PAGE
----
Tuesday, March 22, 2011
KIDAPAWAN CITY, Philippines (Mindanao Examiner / Mar. 22, 2011) – The Hong Kong-based Asian Human Rights Commission has appealed to Philippine authorities on Tuesday to investigate the alleged torture of a Filipino teenager by policemen in the southern city of Kidapawan.
It said John Paul Nerio (See photo released by the Hong Kong-based Asian Human Rights Commission which shows Filipino teen John Paul Nerio whose bruised body is allegedly perpetrated by policemen in the southern Philippine city of Kidapawan.) was arrested in December after police accused him of being involved in a bar fight, an allegation the young Filipino strongly denied. Nerio said he was beaten up and tortured by policemen in front of civilians and other officers inside their headquarters after denying his involvement in the fight.
Nerio was also charged of violating the city’s curfew ordinance. The AHRC said the policemen who assaulted the teenager are members of the local Special Weapons and Tactics.
“After he was tortured at that location they delivered the victim to the Women and Children's Desk (in the same police headquarters) where they reported the victim's arrest, supposedly for violating the city's curfew. Here, the victim was again physically assaulted and tortured in front of the policewoman recording his case and in open view of onlookers some of whom were civilians,” AHRC said.
It said Nerio has complained about the abuse, but was not recorded by the police. Nerio’s father, Pablito, said he was also ignored by the police when he tried to bring the matter to their attention.
“I was just waiting for a friend near a bar when a rumble erupted. I was scared and decided to go home, but the fighting between two groups of men was just behind me so I decided to run and later hide. The policemen arrived and hurled stones at me and ordered me to come out from hiding and when I did, one of them hit me on the chest with the butt of his rifle and the other with his .45-caliber pistol.”
“I said I was not among those fighting, but they still beat me up and kicked me and pushed me to the ground despite my pleadings and telling them that I am innocent of all their accusations and they won’t listen and brought me to the police headquarters where they continue the beatings,” Nerio said.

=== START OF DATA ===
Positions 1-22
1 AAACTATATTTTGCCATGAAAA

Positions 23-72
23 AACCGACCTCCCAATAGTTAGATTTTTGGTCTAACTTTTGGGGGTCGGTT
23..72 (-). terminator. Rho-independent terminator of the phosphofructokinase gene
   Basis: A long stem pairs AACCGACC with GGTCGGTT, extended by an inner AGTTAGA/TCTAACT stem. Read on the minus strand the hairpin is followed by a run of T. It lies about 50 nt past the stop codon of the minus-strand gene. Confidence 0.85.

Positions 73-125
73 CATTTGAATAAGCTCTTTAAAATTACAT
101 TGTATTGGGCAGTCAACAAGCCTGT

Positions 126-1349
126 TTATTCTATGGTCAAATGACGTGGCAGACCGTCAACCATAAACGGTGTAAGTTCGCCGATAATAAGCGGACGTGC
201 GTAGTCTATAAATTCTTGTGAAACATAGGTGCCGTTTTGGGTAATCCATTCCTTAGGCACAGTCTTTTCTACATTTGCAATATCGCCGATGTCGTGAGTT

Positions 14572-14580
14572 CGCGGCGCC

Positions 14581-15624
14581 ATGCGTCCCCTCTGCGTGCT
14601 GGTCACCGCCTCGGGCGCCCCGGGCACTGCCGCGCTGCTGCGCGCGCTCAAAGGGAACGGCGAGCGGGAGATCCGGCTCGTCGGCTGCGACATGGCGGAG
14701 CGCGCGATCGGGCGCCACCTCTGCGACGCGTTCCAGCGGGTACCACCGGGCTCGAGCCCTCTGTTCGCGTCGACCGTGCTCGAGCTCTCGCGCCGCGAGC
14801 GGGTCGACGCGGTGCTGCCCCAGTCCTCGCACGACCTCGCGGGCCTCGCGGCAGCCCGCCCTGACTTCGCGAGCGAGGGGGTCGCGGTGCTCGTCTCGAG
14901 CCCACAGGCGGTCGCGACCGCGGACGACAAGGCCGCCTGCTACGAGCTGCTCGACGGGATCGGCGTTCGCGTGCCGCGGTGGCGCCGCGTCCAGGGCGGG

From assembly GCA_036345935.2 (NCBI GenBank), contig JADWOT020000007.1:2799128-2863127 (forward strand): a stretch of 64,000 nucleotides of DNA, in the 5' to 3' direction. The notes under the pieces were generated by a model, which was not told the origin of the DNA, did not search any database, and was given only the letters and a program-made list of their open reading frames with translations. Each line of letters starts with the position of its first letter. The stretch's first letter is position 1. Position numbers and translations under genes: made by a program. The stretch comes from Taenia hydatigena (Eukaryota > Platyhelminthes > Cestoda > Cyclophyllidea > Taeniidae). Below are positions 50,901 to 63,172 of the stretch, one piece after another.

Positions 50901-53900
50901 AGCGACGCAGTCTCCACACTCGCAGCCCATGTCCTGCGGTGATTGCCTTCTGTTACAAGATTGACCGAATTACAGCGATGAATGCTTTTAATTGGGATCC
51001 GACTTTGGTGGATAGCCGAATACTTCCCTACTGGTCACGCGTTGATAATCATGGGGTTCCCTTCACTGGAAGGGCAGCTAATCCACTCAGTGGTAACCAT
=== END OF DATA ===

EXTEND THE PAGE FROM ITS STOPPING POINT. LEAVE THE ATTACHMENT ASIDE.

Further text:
(John Paul Nerio’s testimony: http://material.ahrchk.net/audio/AHRC-AUD-016-2011-CEB.mp3)
The AHRC said it has written the Philippines’ Public Attorney’s Office and the Commission on Human Rights in Manila about the torture, but there have been no substantial progress in the case.
“The AHRC has already written appeal letters to the Public Attorney's Office and the Commission on Human Rights in Manila respectively requesting their immediate intervention. However, apart from referring the case to their regional offices, no substantial progress has taken place,” it said.
Persida Acosta, chief of the Public Attorney's Office, said she endorsed the AHRC's appeal to their lawyer, Orlando Dano in Kidapawan City, last week and that he has 10 days to submit a report about the alleged police torture. The Commission on Human Rights said the matter has also been referred to its regional office, but Nerio’s family said there have been no investigations so far.
“None of the field staff from either the Public Attorney's Office or Commission on Human Rights who have been tasked to investigate the complaint, have ever contacted them (Nerio’s family) about their case,” the AHRC said.
There was no immediate statement from the police about the allegations, but police brutality is common in the Philippines and in many cases officers themselves have been accused of extrajudicial killings of criminal suspects. (Mindanao Examiner)